Have you ever wondered what it must be like for Olympic athletes, traveling the world for a chance to compete for the gold? Well, we have, and we are venturing a pretty sure bet that the average person would jump at the chance to trot the globe. We certainly would.
The FXQ team thought it would be fun to ask actual U.S. Olympians about some of the best and most memorable places they have had the chance to travel over the course of their Olympic careers.
Meet Kevin Young. Hall of Fame inductee Kevin Young held the record for 400 m hurdle for nearly three decades after setting it in Barcelona in 1992.
Meet Sanya Richards-Ross. Sanya Richards-Ross is a popular TV personality and social media influencer who has won 17 Olympic medals in track and field, 13 of them gold.
We spoke with Kevin and Sanya, two gold medal Olympians, to hear tales of their travels and to find out which Olympic city or country reigned supreme as their respective favorites. Between them, Sanya and Kevin have traveled to more than a dozen world-class cities to compete as athletes. These include Osaka, Paris, Athens, Istanbul, Stuttgart, Helsinki, and Nassau.
Still, despite having a couple of well-worn passports both Kevin and Sanya separately named Switzerland as their favorite destination even though Switzerland hasn’t hosted the Olympics since 1948. Sanya described Switzerland as the place to which she felt the strongest connection and looks forward to taking her husband and young son to visit the country. Kevin currently resides in Switzerland and he has no precise date of when or if he will return to the United States.
So why would two Olympians, interviewed on two separate days, and on two separate topics both name the country as their favorite? Quality of life and scenery.
In this post, we want to talk about some of the characteristics of Swiss life that make it a fantastic place for increasing your quality of life. Next week, we’ll delve more into that famous Swiss scenery.
Cleanliness. Qualities like crisp, clean air and water; litter-free streets; and safety top the list of characteristics that make Switzerland a favorite destination, and with good reason.
Switzerland consistently ranks as one of the cleanest countries in the world, with a current Environmental Performance Index (EPI) of 87.42, according to Yale University. The EPI ranks 180 countries on environmental health and ecosystem vitality, looking at 32 indicators such as air quality, drinking water, sanitation, biodiversity, and CO2 emissions.
Science jargon aside, Switzerland’s clean air and water, beautiful landscapes, and focus on quality over quantity makes the country an ideal destination.
Safety. Switzerland is also one of the safest countries in the world. The stability of Swiss economy, political landscape, and culture was key in the nation’s ability to weather and successfully emerge from pandemic-related lockdowns last year.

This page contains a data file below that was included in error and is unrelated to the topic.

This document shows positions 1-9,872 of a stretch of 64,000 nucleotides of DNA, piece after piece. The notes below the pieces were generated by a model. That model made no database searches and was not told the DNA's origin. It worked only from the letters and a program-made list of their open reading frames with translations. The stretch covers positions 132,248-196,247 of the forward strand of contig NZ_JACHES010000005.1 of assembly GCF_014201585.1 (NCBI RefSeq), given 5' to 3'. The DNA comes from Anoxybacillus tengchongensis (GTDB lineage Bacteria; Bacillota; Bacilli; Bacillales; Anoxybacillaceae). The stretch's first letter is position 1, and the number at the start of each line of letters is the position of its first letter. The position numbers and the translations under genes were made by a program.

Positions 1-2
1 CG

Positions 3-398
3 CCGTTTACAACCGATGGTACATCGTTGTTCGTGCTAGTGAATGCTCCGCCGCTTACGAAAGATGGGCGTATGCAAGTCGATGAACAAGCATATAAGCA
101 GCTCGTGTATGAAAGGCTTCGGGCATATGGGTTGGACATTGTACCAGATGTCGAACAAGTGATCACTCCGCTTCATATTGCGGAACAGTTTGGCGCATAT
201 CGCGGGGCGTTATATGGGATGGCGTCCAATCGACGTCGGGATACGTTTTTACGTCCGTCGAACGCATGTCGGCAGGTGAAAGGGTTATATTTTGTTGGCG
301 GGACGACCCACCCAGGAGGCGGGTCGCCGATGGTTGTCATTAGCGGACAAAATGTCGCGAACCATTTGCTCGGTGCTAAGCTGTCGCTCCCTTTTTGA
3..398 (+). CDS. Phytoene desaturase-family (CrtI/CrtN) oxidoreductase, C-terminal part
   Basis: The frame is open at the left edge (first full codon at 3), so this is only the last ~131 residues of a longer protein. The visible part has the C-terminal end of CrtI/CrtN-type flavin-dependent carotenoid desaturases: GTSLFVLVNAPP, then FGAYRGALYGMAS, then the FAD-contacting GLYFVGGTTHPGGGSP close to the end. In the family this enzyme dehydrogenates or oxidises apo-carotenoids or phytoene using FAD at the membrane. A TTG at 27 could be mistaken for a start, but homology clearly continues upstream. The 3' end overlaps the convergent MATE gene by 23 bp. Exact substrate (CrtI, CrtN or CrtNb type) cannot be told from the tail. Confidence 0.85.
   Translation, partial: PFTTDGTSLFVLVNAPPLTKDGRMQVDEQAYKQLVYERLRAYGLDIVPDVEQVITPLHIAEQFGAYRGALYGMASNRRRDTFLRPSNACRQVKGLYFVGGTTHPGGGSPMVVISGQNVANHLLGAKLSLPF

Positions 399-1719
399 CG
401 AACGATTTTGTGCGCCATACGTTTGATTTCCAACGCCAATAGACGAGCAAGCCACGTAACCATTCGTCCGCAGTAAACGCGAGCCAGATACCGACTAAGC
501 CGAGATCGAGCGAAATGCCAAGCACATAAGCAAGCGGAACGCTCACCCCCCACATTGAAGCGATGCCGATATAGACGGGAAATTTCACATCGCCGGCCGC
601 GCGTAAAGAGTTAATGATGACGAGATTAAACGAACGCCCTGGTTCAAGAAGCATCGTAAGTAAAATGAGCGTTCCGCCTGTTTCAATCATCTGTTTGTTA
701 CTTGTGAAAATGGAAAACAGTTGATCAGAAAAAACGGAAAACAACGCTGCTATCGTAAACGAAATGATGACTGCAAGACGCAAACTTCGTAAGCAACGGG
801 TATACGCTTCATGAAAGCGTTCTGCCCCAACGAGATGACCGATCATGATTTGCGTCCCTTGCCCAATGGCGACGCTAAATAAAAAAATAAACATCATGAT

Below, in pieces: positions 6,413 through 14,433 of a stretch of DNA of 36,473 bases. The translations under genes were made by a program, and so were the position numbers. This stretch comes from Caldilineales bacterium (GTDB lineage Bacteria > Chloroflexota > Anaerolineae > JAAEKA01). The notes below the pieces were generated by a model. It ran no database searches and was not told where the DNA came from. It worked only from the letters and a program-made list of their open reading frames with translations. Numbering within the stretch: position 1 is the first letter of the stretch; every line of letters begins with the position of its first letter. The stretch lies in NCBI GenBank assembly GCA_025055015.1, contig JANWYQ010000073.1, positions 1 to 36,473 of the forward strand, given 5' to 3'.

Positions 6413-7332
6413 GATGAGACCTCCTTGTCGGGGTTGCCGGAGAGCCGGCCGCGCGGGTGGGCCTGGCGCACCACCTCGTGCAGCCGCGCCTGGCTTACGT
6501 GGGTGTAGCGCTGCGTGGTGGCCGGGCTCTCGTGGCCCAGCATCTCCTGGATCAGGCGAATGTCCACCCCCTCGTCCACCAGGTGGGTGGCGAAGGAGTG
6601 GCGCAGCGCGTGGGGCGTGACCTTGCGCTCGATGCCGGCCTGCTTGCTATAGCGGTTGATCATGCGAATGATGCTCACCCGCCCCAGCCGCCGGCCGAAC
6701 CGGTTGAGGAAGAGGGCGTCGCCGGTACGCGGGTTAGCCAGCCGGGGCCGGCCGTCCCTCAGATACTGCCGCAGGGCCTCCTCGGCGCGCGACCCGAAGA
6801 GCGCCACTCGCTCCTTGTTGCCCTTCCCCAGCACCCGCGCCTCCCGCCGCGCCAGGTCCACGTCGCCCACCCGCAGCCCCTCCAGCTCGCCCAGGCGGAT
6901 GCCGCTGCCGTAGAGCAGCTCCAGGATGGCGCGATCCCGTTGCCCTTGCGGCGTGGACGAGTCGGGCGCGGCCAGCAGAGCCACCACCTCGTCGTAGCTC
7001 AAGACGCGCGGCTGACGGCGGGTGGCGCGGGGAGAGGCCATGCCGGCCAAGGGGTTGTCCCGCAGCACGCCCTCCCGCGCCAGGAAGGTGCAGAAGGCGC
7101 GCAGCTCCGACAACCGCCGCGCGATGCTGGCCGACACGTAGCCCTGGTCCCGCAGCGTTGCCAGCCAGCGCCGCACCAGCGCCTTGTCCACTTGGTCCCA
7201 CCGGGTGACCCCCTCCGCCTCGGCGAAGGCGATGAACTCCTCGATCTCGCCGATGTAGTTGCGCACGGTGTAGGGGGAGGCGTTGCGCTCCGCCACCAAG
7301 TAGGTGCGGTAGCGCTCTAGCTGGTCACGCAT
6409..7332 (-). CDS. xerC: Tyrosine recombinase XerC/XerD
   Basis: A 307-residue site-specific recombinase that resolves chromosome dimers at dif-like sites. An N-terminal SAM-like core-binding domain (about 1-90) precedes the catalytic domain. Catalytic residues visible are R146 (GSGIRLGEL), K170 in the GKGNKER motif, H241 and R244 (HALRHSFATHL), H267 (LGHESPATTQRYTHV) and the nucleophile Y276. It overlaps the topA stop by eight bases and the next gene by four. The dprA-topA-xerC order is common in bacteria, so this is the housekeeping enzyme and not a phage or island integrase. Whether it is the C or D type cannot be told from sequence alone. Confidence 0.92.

A report released by Deep Knowledge Ventures (DKV), a consortium of commercial and non-profit organizations active on many fronts in the realm of DeepTech and Frontier Technologies, identified Switzerland as one of the safest places on earth, even at the height of the pandemic last year.
Culture and Daily Life. Embedded within the nation’s overall safety is the stability of Swiss culture. Switzerland’s serene scenery provides the perfect backdrop for a society that doesn’t rely on the hustle and grind to drive economic resilience. As it relates to consumer goods, quality trumps quantity, and environmental issues affect every person and every business since so much of Switzerland’s success and resilience reles on the environment.
Diversity. One of the primary features of Switzerland is its diversity. In places like Geneva, you are just as likely to hear Portuguese spoken by passersby on the street as you are to hear English. And while there is no English-speaking part of Switzerland, there are four official languages in the country – Swiss German, French, Italian, and Romansh – and areas of the country where one of these languages is spoken almost exclusively.
Political Neutrality. Switzerland’s political neutrality is neither left-leaning or right-leaning and revolves around a system of armed neutrality that includes compulsory service in the military for all adult men. This is a country where upwards of 80% of the men you meet will have been trained as soldiers at some point in their lives. Recent efforts to abolish compulsory military service were shut down when 70% of Swiss citizens who turned up at the polls voted against eliminating compulsory enlistment. For Switzerland, military preparedness is the cornerstone for neutrality and maintaining peace.
In next week’s post, we’ll delve deeper into some of the events, activities, and attractions that make Switzerland a favorite among some of the world’s most elite athletes.